As is the trend these days, Bestia isn't just geared for meat-lovers, it's a temple to the worship of the bloodiest aspects of meat-eating. There are meat hooks as decoration, and the menu is full of ingredients like beef heart and pig head. All this is to say, if you're a judgmental vegetarian who is genuinely horrified at the glee with which carnivores celebrate their bloody dinners, it might be worth steering clear of Bestia. However, that doesn't mean there's nothing at all for you to eat here.
There's always a salad option, and it's no boring mixed greens affair either. Recently, chicory was mixed with winter citrus and pecorino for a wonderful bitter, sweet, tangy jumble of flavors.
Because the menu focuses on pizza and pasta, there are always a couple of options in both of those sections of the menu. I'd assume most vegetarians grow weary of pizza margherita, being that it's often a fallback for them, but if not Bestia has one. More alluring are the pastas — hand cut chestnut pappardelle with wild mushroom ragu and a poached egg, or rigatoni with fresh ricotta, tomato and basil oil.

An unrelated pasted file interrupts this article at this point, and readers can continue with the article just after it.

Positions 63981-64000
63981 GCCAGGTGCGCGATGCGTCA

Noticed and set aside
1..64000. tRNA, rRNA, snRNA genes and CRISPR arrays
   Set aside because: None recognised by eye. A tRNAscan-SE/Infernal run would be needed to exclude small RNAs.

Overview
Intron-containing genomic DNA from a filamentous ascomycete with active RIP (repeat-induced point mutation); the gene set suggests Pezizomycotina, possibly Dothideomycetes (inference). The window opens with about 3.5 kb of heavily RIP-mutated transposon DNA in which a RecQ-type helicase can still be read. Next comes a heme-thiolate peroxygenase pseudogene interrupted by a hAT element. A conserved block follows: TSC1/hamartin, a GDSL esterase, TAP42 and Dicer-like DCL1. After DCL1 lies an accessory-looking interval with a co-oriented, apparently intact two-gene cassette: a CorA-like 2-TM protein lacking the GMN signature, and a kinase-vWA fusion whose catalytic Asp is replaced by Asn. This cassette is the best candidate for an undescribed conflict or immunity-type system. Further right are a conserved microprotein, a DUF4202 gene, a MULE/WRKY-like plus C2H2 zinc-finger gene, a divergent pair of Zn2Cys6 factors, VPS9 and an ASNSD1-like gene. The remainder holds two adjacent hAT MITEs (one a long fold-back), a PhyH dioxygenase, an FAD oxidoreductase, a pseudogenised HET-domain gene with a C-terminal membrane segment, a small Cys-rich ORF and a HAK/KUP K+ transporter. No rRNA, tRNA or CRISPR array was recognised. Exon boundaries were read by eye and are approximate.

There's also enough on the sides list to make up a simple but satisfying meal, of polenta and wood roasted vegetables.
And of course, there's dessert. Even for the meat eaters among us it's worth eating light at Bestia to save room for the chocolate budino tart, or the zeppole.
As long as the raw beef heart being consumed on the next table doesn't bother you that much, Bestia will accommodate you quite nicely.
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